Fusion and fire in Japan's international gateway
Looking out to the East, Nagasaki prefecture has long been the gateway between the outside world and Japan.
A flourishing port of international exchange in the 16th and 17th centuries, Nagasaki prefecture on the southern island of Kyushu was the only place in Japan to continue to welcome foreign trade during the country’s 200 year period of isolation. As a result, Nagasaki became a keyhole to the world’s modernization and has played an important role in Japan’s cultural and economic development ever since.
Nagasaki prefecture is marked throughout by this distinct meeting of cultures.
Shippoku, a fusion of Japanese, Chinese and Western dishes, is the prefectural cuisine while Portuguese castella are a popular souvenir. There are a large number of Christian sites that survived the religious persecution of the Edo period, and continue to welcome Japanese worshippers today. You can even take a trip to Holland via Huis Ten Bosch, a theme park in Sasebo which recreates a Dutch town complete with canals, red-brick architecture, tulips, and windmills.
Unfortunately, all of Nagasaki’s relationship with the outside world isn’t as positive. It’s marred by the WWII atomic bombing which devastated much of its capital, Nagasaki city. Learn more about the city’s harrowing history at the Nagasaki Peace Park.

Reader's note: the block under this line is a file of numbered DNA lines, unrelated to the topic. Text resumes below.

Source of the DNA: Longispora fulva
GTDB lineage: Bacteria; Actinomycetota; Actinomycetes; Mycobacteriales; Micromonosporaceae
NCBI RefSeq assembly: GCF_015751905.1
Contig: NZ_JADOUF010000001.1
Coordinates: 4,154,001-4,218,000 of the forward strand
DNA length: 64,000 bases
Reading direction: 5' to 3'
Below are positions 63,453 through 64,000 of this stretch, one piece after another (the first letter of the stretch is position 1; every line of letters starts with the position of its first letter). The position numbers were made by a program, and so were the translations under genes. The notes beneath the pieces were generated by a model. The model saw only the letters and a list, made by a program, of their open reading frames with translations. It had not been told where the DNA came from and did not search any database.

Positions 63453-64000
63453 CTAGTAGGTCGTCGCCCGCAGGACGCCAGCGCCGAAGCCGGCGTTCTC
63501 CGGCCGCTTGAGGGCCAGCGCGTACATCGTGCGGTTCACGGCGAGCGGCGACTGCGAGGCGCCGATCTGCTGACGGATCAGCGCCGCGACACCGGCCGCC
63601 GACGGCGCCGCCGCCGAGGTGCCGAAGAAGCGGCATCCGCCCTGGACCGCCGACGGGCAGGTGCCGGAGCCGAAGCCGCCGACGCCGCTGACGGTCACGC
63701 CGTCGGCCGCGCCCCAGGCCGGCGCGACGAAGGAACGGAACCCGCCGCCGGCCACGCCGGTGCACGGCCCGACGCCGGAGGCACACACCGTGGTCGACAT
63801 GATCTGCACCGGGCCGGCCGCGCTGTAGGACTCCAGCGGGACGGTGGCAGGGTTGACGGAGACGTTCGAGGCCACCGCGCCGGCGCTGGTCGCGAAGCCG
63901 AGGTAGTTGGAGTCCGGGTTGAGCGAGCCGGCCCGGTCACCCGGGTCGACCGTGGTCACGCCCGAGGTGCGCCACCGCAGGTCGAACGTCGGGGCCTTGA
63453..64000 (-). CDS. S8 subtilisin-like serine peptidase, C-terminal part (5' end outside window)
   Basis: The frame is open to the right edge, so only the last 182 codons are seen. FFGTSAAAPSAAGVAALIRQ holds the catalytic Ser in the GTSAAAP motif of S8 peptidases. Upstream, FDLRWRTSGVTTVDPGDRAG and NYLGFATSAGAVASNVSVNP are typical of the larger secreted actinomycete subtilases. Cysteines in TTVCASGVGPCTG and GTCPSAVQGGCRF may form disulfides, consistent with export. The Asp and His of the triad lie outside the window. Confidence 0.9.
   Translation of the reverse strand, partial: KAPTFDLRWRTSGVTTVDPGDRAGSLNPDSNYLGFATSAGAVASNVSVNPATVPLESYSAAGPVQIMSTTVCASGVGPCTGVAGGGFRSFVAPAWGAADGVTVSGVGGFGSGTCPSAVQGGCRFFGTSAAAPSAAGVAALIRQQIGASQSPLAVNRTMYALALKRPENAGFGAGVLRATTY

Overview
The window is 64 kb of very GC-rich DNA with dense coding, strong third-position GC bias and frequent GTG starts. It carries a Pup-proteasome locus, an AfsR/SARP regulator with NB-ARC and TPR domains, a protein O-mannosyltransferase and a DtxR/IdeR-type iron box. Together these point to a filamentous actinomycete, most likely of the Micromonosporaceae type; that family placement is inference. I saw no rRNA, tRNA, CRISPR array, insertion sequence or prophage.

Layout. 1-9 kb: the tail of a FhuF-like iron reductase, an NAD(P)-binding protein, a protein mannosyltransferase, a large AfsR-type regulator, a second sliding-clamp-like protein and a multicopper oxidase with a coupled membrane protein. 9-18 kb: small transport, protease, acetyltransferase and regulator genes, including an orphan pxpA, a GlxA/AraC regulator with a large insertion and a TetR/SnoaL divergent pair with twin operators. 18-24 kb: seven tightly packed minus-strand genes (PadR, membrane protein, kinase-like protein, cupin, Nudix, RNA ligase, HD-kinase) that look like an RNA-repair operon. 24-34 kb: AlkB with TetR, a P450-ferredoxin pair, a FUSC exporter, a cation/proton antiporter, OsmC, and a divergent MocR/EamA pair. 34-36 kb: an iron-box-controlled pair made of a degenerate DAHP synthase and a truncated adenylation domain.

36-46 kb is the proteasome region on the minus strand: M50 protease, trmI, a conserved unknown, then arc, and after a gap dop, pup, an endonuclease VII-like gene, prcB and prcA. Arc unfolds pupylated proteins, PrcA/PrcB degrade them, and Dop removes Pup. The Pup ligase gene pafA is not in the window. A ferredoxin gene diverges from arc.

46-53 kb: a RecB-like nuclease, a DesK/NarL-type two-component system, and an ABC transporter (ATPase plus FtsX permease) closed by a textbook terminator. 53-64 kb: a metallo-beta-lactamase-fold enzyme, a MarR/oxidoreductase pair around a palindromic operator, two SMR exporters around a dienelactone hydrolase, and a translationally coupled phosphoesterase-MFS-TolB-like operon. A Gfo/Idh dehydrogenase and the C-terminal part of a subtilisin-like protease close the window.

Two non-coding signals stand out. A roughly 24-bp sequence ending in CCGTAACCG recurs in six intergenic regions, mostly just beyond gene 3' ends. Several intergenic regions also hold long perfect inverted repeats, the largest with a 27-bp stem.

Nagasaki’s recovery is a testament to the Japanese spirit of gaman, or perseverance, and a rewarding experience for any visitor. Witness the optimism in its cosmopolitan hills, colorful temples and lively festivals held during the year.
Across from Nagasaki port is the abandoned Gunkanjima (Hashima Island), which inspired the villain’s lair in the 2012 Bond film Skyfall.
Nagasaki prefecture also encompasses the sweeping Shimabara Peninsula. Shimabara is home to Japan’s first-ever National Park, with the fiery Mount Unzen at its center. Hot springs through the mountains relentlessly pump out steam which makes hiking around the area feel like a prehistoric adventure. You can even steam or boil your lunch in some of the baths! End your trip with a dolphin-watching cruise departing from various points along the prefecture’s coast.